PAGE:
DA chief whip John Steenhuisen
Photo by: Duane Daws
Democratic Alliance (DA) chief whip John Steenhuisen views an unannounced visit by four Gauteng police officers to his office at Parliament as intimidation.
On May 12, the officers arrived at Parliament to obtain a warning statement from Steenhuisen, after State Security Minister David Mahlobo laid a charge of crimen injuria against him for a tweet in which he alleges Mahlobo might have had something to do with the break-in at the office of Chief Justice Mogoeng Mogoeng.
On Monday, Steenhuisen told News24 that he was in a meeting on Parliament's finances when the policemen appeared at his office on the parliamentary precinct.
After the meeting, he went to meet them with DA MP Glynnis Breytenbach at his side. Breytenbach is a former prosecutor for the National Prosecuting Authority.
"I thought they were coming to brief me," he said. But as it turned out, they wanted him to provide a warning statement.
He refused and pointed out that it is a "complete violation" of the Powers, Privileges and Immunities of Parliament and Provincial Legislatures Act.
The act stipulates that any policing function may only be performed on the parliamentary precincts with the permission and under the authority of the Speaker or the chairperson of the National Council of Provinces.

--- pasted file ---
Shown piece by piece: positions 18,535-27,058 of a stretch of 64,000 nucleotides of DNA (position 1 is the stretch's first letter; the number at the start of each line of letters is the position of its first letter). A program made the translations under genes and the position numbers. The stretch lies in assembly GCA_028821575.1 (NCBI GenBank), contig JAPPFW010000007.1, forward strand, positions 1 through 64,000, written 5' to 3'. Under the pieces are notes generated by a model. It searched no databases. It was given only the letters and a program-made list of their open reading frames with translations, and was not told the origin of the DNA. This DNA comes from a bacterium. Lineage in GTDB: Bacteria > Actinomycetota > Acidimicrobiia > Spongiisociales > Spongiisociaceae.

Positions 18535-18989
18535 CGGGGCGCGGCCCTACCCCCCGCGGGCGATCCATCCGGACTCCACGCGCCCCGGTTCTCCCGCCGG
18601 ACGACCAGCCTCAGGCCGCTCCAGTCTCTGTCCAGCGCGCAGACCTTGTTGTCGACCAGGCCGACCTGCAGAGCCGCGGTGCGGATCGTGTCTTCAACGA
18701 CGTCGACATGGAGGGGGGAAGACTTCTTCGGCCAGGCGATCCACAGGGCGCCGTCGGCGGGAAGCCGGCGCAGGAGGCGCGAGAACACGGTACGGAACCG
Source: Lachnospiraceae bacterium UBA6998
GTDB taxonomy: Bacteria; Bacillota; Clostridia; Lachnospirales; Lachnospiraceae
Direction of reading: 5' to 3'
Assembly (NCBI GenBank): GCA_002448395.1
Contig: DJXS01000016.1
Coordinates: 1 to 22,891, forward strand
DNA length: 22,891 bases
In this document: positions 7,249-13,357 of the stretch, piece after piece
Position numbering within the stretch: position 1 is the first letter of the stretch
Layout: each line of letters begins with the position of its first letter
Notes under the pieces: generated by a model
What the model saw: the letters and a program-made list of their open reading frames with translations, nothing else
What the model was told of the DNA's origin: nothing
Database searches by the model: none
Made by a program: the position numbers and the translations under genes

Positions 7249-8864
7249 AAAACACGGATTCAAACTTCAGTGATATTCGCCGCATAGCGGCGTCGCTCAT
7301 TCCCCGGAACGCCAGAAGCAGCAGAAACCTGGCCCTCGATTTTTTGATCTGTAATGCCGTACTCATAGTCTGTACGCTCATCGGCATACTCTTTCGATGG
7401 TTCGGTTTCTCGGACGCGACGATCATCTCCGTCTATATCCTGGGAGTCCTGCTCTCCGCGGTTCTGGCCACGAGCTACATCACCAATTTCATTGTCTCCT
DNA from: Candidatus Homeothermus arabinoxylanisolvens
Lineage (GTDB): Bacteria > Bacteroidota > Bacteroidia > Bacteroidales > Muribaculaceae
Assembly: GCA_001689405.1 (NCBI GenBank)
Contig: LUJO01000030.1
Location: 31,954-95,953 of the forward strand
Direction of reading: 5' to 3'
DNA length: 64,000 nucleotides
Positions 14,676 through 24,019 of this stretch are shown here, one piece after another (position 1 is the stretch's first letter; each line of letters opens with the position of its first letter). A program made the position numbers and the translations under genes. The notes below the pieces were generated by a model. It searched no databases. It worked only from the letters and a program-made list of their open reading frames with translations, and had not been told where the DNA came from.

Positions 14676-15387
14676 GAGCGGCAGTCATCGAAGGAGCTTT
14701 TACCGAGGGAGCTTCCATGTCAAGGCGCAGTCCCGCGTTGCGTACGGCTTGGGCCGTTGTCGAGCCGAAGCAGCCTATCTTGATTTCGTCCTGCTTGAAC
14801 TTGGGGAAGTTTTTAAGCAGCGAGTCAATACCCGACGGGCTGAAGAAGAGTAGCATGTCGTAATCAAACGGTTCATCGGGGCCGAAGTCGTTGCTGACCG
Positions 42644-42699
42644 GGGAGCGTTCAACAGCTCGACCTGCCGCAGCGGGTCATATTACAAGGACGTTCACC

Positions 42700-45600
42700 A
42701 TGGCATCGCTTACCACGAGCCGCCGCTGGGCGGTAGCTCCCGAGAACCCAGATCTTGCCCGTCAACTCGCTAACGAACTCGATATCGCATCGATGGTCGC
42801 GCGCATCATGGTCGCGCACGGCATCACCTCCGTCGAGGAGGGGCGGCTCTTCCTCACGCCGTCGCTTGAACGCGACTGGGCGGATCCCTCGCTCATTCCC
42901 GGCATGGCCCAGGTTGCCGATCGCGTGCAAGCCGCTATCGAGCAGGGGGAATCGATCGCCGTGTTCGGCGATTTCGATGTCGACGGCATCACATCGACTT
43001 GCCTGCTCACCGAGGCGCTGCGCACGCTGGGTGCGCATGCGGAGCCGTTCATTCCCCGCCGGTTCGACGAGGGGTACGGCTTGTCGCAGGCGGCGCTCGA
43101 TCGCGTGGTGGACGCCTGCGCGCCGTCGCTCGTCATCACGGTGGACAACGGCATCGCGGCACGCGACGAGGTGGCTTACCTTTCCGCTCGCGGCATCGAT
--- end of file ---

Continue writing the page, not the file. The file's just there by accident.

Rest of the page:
The only exception is when it is necessary to avoid immediate danger to life or damage to property.
"No doubt this is intimidation," said Steenhuisen.
"Why send four police officers?"
Steenhuisen said they could easily have called him or e-mailed him to arrange a meeting.
On March 18, after the news broke of the break-in at the Chief Justice's offices, Steenhuisen tweeted: "My money's on Mahlobo and the kak-handed SSA. Signal jammer, imaginary social media villains and inept break ins. Intimidation of judiciary."
Computers believed to contain sensitive information of employees of South Africa's judiciary were stolen. The State Security Agency (SSA) has denied any involvement in the break-in.
The African National Congress responded that Steenhuisen made "wild, untested allegations impugning individuals without a shred of evidence to back it up" and that he should present his evidence to the authorities and South Africans.
On Friday, after the rural development budget was debated, Steenhuisen and house chairperson Cedric Frolick walked around in the National Assembly, pointing at the lights.
Steenhuisen said he was alerted to the new light installations, which looked as if it contained things that could be pinhole, casino style cameras.
"One is right above my bench," said Steenhuisen. "It is very uncomfortable."
He said MP's often have sensitive documents open on their desks.
"I'm waiting on a report back from the secretary of Parliament. It may well be innocent."
He is nonetheless concerned about the "over-securitisation of Parliament".
"It is a classic sign of a government in trouble."
Police were not immediately available for comment.